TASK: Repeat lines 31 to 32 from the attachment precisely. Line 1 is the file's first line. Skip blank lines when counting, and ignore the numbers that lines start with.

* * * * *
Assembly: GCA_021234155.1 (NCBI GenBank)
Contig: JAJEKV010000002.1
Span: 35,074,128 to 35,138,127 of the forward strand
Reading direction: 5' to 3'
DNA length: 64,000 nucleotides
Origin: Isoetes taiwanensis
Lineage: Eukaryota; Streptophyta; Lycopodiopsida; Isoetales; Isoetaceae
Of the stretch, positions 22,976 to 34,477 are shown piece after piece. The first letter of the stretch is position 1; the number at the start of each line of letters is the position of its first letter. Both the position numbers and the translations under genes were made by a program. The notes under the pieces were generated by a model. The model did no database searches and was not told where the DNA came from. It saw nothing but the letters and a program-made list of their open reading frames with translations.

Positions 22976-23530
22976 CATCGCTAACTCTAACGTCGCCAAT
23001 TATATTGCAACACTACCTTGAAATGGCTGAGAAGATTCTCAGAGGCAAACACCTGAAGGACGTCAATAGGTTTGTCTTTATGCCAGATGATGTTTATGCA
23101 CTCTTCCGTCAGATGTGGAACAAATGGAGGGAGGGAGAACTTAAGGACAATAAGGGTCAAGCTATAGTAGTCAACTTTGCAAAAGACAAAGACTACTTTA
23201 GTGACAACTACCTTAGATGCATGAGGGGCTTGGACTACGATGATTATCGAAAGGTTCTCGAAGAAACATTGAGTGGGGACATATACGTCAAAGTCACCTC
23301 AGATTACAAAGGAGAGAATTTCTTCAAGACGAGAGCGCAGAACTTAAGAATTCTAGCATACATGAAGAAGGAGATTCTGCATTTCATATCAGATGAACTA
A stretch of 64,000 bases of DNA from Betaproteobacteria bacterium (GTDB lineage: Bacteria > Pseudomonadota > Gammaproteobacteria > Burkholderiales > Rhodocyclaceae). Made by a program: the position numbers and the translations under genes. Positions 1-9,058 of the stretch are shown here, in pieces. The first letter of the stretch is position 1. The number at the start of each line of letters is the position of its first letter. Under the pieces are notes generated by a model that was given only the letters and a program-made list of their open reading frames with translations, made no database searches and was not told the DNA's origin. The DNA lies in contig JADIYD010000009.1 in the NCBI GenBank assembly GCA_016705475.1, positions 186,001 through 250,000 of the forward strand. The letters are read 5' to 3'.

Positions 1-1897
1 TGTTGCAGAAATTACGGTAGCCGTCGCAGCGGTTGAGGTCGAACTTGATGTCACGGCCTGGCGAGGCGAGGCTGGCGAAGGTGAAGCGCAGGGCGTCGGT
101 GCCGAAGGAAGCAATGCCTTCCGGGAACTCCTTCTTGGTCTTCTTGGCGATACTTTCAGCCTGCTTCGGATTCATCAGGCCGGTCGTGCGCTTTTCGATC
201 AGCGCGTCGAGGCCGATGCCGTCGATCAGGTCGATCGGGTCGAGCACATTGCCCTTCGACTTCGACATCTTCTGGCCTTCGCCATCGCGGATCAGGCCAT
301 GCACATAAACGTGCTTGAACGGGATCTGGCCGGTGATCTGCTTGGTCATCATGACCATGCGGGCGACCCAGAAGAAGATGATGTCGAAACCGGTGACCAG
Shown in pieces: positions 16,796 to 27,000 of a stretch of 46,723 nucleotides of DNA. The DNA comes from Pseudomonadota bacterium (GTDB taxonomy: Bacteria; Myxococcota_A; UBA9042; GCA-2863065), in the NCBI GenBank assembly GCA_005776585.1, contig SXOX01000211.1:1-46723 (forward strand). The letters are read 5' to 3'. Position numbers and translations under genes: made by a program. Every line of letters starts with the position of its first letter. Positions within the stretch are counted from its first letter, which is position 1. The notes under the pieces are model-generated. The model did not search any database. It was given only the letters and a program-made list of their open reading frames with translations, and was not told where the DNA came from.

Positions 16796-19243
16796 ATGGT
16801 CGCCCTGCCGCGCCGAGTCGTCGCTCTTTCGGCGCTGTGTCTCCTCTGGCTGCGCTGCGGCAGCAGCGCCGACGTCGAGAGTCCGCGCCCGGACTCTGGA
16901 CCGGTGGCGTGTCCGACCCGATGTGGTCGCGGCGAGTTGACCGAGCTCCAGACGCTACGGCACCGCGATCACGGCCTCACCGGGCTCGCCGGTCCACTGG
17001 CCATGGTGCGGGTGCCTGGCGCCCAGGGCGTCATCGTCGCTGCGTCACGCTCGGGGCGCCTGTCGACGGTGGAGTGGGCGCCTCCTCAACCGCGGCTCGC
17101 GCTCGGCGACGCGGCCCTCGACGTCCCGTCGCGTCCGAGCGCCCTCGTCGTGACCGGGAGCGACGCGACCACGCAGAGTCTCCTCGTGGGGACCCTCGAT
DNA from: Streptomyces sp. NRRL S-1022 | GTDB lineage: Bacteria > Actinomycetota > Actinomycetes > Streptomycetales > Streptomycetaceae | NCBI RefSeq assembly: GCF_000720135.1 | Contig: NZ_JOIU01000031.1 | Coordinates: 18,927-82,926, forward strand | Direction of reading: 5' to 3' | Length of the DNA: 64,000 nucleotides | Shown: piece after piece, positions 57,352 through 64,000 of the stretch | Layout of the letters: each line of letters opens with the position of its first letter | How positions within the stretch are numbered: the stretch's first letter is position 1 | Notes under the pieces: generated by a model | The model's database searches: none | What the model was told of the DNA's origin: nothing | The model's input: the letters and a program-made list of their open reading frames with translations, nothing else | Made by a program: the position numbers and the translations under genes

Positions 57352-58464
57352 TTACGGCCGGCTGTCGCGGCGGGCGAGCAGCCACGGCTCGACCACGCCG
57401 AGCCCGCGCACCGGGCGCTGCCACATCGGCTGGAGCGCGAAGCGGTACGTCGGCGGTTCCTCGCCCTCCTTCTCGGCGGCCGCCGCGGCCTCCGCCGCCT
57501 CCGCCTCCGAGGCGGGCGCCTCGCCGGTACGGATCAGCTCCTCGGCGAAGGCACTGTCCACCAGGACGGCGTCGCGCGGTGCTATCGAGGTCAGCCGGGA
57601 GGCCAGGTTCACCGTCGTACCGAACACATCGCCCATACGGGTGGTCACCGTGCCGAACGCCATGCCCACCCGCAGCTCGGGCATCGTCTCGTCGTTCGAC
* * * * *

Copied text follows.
57401 AGCCCGCGCACCGGGCGCTGCCACATCGGCTGGAGCGCGAAGCGGTACGTCGGCGGTTCCTCGCCCTCCTTCTCGGCGGCCGCCGCGGCCTCCGCCGCCT
57501 CCGCCTCCGAGGCGGGCGCCTCGCCGGTACGGATCAGCTCCTCGGCGAAGGCACTGTCCACCAGGACGGCGTCGCGCGGTGCTATCGAGGTCAGCCGGGA